ALTHOUGH HUNDREDS OF thousands of copies of Season oj Migration to the North have been sold throughout the Arab world, and although two years ago a panel of Arab writers and critics selected it as the most important Arab novel of the twentieth century, its author's name, to say nothing of his work, is unfair to the English-speaking world at large. Now that this complex and compact masterpiece, already translated into some twenty different languages, has appeared as a Penguin Modern Classic one can only hope that this injustice will be remedied.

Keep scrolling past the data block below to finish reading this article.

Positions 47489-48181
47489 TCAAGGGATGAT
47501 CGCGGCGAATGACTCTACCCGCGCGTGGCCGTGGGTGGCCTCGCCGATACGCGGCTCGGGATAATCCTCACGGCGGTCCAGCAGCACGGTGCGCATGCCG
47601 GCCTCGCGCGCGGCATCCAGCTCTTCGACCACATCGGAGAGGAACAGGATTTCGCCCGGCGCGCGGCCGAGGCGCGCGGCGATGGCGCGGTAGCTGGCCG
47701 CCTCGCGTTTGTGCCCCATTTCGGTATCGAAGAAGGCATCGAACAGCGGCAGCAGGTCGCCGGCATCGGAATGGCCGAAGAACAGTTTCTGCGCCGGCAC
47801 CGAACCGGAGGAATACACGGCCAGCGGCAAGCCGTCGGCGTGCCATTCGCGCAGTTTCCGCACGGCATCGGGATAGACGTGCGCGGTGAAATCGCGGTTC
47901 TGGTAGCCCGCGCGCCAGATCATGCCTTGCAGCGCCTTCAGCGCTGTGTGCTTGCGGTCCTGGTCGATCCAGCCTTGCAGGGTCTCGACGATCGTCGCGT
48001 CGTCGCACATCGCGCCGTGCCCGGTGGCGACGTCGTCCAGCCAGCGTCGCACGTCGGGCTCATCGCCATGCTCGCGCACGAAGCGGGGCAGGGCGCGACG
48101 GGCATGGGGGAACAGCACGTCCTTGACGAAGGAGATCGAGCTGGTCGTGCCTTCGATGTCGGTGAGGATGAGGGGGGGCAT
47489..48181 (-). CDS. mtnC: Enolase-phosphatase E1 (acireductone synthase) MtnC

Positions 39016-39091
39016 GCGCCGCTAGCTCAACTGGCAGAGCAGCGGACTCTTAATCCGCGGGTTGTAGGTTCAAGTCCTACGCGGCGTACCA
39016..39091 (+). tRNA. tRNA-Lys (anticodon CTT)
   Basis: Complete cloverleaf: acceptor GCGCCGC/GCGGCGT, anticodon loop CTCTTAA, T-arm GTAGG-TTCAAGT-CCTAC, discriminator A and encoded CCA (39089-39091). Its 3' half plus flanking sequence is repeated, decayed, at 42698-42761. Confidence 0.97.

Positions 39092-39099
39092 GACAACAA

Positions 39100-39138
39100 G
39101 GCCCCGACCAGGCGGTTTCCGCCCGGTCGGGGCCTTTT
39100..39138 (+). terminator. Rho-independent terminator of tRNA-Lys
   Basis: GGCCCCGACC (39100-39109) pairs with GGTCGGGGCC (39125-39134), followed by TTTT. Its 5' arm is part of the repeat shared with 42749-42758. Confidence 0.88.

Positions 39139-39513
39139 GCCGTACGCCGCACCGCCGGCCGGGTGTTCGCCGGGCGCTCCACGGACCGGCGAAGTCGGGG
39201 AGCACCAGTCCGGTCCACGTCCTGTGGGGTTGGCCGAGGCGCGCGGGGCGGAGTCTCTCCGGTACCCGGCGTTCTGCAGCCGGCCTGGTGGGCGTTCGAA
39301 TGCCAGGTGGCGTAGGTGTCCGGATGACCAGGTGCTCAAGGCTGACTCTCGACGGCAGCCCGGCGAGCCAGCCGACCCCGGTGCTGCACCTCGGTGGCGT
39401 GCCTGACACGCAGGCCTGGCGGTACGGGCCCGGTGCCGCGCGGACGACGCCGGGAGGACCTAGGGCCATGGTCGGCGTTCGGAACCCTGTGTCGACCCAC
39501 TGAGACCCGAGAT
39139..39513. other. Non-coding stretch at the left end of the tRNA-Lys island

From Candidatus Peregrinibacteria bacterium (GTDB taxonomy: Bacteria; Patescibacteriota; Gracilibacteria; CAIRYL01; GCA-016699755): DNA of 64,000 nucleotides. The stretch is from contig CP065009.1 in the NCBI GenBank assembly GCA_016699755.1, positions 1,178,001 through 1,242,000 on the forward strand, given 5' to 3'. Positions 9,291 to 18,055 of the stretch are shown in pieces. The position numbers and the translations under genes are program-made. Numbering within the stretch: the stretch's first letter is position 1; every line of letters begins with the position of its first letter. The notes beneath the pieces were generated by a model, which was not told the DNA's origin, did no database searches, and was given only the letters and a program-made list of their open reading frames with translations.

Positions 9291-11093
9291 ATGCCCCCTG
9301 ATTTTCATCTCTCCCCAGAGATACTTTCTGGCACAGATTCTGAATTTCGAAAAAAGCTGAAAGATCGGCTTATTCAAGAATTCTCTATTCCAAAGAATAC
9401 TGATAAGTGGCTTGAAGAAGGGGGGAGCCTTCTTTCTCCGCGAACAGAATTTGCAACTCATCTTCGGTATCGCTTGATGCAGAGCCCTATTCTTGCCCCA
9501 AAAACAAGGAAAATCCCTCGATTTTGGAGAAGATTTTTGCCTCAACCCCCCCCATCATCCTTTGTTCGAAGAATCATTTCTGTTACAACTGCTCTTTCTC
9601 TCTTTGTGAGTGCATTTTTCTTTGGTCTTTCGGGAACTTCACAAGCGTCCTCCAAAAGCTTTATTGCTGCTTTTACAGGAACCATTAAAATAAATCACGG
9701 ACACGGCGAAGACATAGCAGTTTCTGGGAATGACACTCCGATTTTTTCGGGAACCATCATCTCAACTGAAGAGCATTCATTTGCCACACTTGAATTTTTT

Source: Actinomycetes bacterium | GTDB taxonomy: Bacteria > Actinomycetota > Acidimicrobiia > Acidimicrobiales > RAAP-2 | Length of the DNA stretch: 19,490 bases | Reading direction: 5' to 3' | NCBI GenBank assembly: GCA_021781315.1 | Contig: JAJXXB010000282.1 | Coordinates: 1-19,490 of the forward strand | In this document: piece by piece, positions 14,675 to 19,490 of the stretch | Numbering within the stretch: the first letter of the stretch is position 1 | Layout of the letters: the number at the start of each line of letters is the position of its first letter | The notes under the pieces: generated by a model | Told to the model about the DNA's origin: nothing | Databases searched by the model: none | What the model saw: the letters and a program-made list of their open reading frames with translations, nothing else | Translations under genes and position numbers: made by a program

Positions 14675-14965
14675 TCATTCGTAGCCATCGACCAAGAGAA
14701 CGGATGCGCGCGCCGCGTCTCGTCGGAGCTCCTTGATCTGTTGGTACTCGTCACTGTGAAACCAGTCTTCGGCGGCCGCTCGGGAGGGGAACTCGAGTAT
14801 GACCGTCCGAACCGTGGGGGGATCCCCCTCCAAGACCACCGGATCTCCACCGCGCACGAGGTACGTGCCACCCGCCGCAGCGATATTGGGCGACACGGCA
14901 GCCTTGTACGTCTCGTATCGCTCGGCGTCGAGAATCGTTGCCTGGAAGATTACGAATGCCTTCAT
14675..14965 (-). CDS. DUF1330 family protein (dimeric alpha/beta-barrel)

Salih's narrator, like Salih himself, has left his native Sudan to study in England. After a seven-year absence, he returns home to his 'small village at the bend of the Nile' and at once feels 'as though a piece of ice were melting inside me'. Soon he learns of a